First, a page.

As someone with a propensity of not knowing when to shut up until it’s too late, I feel qualified to offer this advice to coach Dave Doeren: Shut up. Please.
Doeren’s post game press conferences in recent weeks have held as much, if not more, entertainment value than the football team’s performance itself. “Entertainment,” of course, if you get off on watching a guy stick his foot in his mouth repeatedly.
The latest batch of postgame presser stumbles came after the BC loss. It started off promising enough:
“We’re going to do it the right way,” Doeren said. “We are. We’re not going to cut corners. I’m going to keep my head up. I’m going to keep working my butt off. I’m going to stay positive with our football team. We have a lot of games in front of us. It’s frustrating to lose three in a row. I know I haven’t won an ACC game. I hear it way more than anybody, trust me. I want to get the monkey off my back. It takes time.”
Ok, I feel you. Oh, there’s more?
“It’s a challenge, every day, building this program,” Doeren said. “It’s going to take time. We all want microwaved results, me included. I know our fans do. I get it. Two years in a row I haven’t had an ACC player on the preseason list. Two years. It’s going to take me time.”
Uh oh. Ok. Bail out Dave. That red button? It’s the eject button. Hit it. Hit it. Just reach out and press it. Oh Jesus, you’re still talking…
“At Kansas, we had a bunch of freshmen playing on defense and four years later that defense was No. 1 in the nation. It takes time to build it. I just didn’t inherit a cabinet stocked with redshirt seniors. I didn’t get that.“
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This tweet from ESPN made the rounds yesterday:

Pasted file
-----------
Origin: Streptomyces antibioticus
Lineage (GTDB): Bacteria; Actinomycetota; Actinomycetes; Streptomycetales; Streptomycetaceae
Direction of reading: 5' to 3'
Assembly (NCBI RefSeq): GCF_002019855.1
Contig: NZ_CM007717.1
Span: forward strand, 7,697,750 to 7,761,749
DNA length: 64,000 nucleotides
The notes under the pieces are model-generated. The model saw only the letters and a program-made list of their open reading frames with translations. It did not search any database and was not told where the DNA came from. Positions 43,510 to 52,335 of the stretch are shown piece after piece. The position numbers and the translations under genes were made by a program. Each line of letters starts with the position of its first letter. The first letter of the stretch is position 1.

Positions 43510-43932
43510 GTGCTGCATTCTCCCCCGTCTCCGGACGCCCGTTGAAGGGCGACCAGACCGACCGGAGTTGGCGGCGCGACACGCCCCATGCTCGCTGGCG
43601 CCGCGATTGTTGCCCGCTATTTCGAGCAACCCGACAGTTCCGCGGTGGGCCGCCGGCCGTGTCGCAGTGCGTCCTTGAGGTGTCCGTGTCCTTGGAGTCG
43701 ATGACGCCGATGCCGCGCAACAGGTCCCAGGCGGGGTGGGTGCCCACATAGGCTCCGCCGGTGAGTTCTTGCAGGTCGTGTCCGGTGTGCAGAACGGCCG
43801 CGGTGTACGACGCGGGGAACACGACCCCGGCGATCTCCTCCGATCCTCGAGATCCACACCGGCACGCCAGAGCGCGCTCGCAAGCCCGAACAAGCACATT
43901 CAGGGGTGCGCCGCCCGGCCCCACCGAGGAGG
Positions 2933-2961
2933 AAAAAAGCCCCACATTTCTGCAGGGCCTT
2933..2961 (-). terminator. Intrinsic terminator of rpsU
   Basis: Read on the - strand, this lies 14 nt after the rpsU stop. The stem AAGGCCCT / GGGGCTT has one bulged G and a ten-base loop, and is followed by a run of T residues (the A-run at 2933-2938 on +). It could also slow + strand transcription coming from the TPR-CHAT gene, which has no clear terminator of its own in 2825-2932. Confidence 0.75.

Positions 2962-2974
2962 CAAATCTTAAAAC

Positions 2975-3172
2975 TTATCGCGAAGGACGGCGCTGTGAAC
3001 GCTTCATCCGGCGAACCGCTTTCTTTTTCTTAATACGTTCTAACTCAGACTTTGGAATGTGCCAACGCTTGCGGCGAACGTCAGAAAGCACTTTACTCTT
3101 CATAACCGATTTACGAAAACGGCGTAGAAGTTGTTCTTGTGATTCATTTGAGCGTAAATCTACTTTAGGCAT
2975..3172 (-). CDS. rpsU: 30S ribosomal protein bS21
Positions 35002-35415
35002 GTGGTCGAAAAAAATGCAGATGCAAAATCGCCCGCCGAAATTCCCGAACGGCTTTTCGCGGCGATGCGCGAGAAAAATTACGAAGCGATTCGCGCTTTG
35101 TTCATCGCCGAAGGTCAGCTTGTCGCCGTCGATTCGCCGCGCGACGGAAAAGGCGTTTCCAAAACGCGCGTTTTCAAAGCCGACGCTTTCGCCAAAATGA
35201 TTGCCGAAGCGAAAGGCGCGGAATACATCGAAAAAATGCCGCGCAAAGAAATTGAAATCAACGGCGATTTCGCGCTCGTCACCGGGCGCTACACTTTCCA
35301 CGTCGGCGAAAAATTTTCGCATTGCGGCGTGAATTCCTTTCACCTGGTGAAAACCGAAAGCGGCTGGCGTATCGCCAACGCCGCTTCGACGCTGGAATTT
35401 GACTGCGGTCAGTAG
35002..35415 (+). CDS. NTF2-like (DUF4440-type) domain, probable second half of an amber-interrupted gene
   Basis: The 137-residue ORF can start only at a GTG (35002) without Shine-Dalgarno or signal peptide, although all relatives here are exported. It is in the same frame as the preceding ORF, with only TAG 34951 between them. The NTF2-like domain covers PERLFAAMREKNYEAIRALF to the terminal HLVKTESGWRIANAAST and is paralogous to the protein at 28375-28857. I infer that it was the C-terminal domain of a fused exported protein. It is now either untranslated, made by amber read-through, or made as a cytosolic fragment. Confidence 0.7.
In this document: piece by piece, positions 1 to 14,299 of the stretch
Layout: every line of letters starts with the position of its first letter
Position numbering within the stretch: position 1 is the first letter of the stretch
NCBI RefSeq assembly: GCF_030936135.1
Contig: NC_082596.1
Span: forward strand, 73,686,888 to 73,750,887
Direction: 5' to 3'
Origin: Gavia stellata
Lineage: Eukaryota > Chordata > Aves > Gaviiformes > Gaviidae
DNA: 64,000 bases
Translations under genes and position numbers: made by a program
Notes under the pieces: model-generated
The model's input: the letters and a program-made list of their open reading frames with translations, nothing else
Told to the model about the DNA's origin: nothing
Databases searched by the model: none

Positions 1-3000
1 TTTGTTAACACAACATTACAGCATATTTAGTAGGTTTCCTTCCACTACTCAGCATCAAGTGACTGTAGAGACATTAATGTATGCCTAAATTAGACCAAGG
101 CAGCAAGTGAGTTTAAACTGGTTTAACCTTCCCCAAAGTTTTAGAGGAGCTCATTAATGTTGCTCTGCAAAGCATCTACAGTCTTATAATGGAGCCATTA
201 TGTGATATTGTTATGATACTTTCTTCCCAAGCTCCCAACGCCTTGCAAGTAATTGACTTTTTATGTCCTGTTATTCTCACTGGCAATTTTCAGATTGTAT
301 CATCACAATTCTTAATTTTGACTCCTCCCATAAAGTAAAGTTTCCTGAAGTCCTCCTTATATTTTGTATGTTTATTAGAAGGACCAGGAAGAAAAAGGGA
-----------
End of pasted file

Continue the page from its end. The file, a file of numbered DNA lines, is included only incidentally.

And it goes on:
— ESPN CollegeFootball (@ESPNCFB) September 25, 2014
I can vividly recall each and every one of those five wins–I managed to be there for four of them–so I figured I’d share with you my personal ranking for each of these upsets.
#5: 2002. No. 14 FSU 7, State 17
State had beaten FSU the year before to hand the Noles their first home ACC loss, so it seemed natural to expect FSU would come to Raleigh for blood. The Pack was reeling going into the game. Losses to Georgia Tech, Maryland and UVa had spoiled a 9-0 start and sunk the Pack’s ACC title and BCS game chances. Nevertheless, State showed up in its final regular season game and shut down Adrian McPherson and crew, limiting them to just seven points. McPherson would later get in hot water for betting on games in which he played, leading to some speculation that perhaps the dominating performance of the Wolfpack defense wasn’t all their doing.
Nevertheless, the win set the table for State’s memorable Gator Bowl win a few weeks later.
#4: 2006. No 17 FSU 20, State 24
The 2006 season might’ve been one of the strangest in recent Wolfpack history. It was Chuck Amato’s final year at his alma mater and came to a bitter conclusion. The team finished 3-9 and suffered one of the worst collapses you’ll ever see as a season unfolds.
And yet for all its pain, there were two remarkable finishes we’ll never forget that rank among the best moments in State football history. Daniel Evans, son of Johnny Evans, was a serviceable quarterback with an underpowered arm and limited size. But he carved a place for himself into State history in back to back weeks during his sophomore season. In week four in his first start, he led a final-minute comeback against soon-to-be-Amato’s-replacement Tom O’Brien and #20 Boston College with an amazing pass to John Dunlap in the back corner of the endzone:
A week later, he repeated the script: defeating FSU with a touchdown pass in the fourth quarter in the back corner of the endzone–his third of the game–to John Dunlap again:
The story of Daniel Evans added an element to this upset that’s tough to beat, but I still think the next three games edge it out.